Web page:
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Health Education Course, Chapter 2 - Children and Disease

Module by: Fred Mednick. E-mail the author

Polio

Polio is a highly contagious, sometimes fatal, viral infection that can produce permanent muscle weakness, paralysis, and other symptoms. Polio is spread by swallowing material such as water contaminated by infected feces. The infection spreads from the intestine throughout the body, but the brain and the spinal cord are the most affected.

Symptoms and Diagnosis

Polio in young children is often mild. Symptoms, which begin 3 to 5 days after infection, include an overall feeling of illness (malaise), a slight fever, headache, a sore throat, and vomiting. The child usually recovers within 24 to 72 hours.

More significant illness is more likely in older children and adults. Symptoms usually appear 7 to 10 days after infection and include fever, severe headahce, a stiff neck and back, and deep muscle pain. Sometimes areas of skin develop odd sensations, such as pins and needles or unusually sensitivity to pain. Recovery occurs in 24 to 72 hours. Depending upon the which parts of the brain and spinal cord are affected, the disease may progress no further, or weakness or paralysis may develop in certain muscles. The person may have difficult in swallowing and may choke on saliva, food, or fluids. Sometimes fluids go up into the nose, and the voice may develop a nasal quality.

A doctor an diagnose polio from its symptoms. Diagnosis is conirmed by identifying poliovirus in a stool sample and deteciting high levels of antibodies to the virus in the blood.

Prevention and Treatment

The Polio vaccine is included among the routine childhood immunizations. Two types of vaccines are available: a) an inactivated poliovirus vaccine (Salk vaccine), which is given by injection, and b) a live polio-virus vaccine (Sabin vaccine) taken orally. The live oral vaccine provides better immunity and is usually preferred. It is important to note that, in very rare cases, those with an impaired immune system may actually get polio from the vaccine. A good assessment of those about to receive treatment should reveal whether or not people have an impaired immune system, as well as those who are in close contact with such people.

Hepatitis B

Hepatitis B is highly endemic in Africa south of the Sahara. Serological evidence of prior hepatitis B infection is present in 70%-90% of the population. The burden of the disease is enormous: mortality from primary cancer of the liver ranks either number one or two among cancer deaths in males in Africa. Primary cancer of the liver is 100% fatal and kills at an average age of 35-45 years, causing families to lose parents and wage earners at the most productive periods of their lives.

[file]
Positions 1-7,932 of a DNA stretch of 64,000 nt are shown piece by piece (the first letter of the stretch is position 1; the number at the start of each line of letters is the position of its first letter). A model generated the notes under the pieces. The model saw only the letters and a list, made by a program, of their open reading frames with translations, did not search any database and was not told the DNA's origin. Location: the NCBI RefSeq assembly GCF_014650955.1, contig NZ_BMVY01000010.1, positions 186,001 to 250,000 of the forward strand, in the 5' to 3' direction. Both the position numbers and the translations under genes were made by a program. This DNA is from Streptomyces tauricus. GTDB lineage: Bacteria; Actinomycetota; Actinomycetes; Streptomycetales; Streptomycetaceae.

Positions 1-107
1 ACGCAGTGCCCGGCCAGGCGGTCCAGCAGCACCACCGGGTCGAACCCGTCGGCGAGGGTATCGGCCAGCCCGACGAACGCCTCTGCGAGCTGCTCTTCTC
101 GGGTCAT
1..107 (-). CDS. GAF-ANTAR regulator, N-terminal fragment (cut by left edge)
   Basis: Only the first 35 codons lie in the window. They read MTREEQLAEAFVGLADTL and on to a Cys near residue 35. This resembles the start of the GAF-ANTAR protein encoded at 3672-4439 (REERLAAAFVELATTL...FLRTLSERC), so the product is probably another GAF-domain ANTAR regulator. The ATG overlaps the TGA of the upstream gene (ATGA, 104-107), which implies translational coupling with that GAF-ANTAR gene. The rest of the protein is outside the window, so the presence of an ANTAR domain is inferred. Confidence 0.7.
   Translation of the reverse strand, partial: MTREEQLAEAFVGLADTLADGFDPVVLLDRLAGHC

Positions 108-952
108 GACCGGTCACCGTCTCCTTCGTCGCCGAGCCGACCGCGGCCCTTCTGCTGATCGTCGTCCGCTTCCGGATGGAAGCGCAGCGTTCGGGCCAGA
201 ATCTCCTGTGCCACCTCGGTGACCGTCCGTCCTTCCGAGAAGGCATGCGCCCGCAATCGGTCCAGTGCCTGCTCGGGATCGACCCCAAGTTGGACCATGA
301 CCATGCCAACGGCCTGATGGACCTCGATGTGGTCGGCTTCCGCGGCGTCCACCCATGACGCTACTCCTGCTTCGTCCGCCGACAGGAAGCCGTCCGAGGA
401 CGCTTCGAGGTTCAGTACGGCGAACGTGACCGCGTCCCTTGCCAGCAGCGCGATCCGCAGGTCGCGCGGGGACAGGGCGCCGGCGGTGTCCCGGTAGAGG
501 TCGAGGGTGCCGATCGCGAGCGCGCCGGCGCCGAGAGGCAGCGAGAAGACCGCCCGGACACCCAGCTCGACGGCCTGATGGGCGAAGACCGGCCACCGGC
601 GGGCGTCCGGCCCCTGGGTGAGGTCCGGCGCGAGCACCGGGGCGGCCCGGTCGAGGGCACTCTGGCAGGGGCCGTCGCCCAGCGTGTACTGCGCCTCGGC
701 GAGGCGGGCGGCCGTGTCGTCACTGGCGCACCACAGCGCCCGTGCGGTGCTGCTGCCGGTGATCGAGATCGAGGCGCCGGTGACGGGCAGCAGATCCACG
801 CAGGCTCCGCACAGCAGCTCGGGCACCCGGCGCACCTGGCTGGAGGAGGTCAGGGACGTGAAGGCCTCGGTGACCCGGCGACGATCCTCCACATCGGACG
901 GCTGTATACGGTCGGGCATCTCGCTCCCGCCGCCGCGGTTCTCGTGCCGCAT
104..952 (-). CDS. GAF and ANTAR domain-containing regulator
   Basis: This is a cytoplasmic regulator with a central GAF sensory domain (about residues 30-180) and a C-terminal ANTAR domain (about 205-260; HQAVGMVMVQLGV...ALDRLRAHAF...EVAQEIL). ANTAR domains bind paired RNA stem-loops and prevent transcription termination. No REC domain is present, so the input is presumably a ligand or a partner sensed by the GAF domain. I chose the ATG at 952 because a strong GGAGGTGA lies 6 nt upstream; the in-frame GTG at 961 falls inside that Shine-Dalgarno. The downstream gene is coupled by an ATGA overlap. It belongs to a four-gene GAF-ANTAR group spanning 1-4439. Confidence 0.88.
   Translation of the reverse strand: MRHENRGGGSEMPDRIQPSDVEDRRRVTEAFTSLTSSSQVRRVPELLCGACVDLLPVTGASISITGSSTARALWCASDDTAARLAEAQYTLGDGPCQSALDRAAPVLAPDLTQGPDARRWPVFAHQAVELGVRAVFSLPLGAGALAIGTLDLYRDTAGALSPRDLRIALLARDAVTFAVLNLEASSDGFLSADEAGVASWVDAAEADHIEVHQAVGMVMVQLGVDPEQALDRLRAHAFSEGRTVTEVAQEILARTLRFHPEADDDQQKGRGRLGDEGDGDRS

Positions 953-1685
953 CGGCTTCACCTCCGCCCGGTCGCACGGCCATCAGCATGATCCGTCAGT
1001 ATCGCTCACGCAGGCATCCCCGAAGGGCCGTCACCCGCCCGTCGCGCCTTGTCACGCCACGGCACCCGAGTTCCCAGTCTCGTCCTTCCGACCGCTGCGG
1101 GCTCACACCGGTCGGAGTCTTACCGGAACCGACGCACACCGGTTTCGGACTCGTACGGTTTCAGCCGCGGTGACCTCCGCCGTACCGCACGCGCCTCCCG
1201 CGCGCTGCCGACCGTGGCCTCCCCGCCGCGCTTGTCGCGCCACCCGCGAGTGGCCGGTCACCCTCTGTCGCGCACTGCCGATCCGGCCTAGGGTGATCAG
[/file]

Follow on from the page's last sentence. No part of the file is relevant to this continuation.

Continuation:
It is estimated that there are about 50,000 deaths from hepatitis B related cirrhosis and about 130,000 deaths from hepatitis B related primary liver cancer annually in sub-Saharan Africa.

Hepatitis B vaccine is more than 90% effective in preventing hepatitis B infection of children. Despite the high prevalence of infection and the enormous burden of disease, only a few African countries use hepatitis B vaccine routinely with other childhood diseases vaccines.

Tuberculosis

Tuberculosis (TB) is an infection caused by Mycobacterium tuberculosis, slow-growing bacteria that can thrive in areas of the body with plenty of oxygen and blood flow, such as the lungs.

About 85% of people in the United States with TB have the disease in the lungs (pulmonary TB). Tuberculosis also can spread to other parts of the body (extrapulmonary TB), but this is relatively uncommon.

Tuberculosis is classified as latent TB infection or active TB disease.

Latent TB infection

A latent TB infection occurs when TB-causing bacteria are in the body but there are no signs or symptoms of TB. When the bacteria enter the lungs, the body's immune system fights the infection by walling off the bacteria into tiny capsules called tubercles. In about 90% of people infected with TB, the immune system succeeds in encapsulating the bacteria, and there are no symptoms.

People who have a latent infection cannot spread the bacteria to other people but are at risk of developing active TB disease. Only a skin test can detect latent TB infection.

Active TB disease

Active TB disease occurs when Mycobacterium tuberculosis is found in the body and there are signs or symptoms of TB. About 10% of people infected with the bacteria will develop active TB disease. People who have active disease sometimes have few symptoms and may assume another, less serious problem is causing them. Symptoms of active TB include a persistent cough that brings up thick, cloudy, and sometimes bloody mucus (sputum) from the lungs. Other symptoms that may occur include weight loss, fatigue, night sweats, and fever.